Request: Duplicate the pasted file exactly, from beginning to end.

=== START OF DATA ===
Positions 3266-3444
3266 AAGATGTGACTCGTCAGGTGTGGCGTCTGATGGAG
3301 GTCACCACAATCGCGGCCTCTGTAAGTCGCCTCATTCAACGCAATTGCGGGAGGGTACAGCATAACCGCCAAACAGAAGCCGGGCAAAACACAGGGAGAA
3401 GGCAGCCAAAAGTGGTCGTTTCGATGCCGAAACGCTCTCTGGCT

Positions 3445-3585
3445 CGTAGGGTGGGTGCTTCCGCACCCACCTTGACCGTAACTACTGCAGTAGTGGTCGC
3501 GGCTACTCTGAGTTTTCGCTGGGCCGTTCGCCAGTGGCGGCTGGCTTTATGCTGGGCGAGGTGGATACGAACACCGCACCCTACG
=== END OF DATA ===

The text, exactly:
Positions 3266-3444
3266 AAGATGTGACTCGTCAGGTGTGGCGTCTGATGGAG
3301 GTCACCACAATCGCGGCCTCTGTAAGTCGCCTCATTCAACGCAATTGCGGGAGGGTACAGCATAACCGCCAAACAGAAGCCGGGCAAAACACAGGGAGAA
3401 GGCAGCCAAAAGTGGTCGTTTCGATGCCGAAACGCTCTCTGGCT

Positions 3445-3585
3445 CGTAGGGTGGGTGCTTCCGCACCCACCTTGACCGTAACTACTGCAGTAGTGGTCGC
3501 GGCTACTCTGAGTTTTCGCTGGGCCGTTCGCCAGTGGCGGCTGGCTTTATGCTGGGCGAGGTGGATACGAACACCGCACCCTACG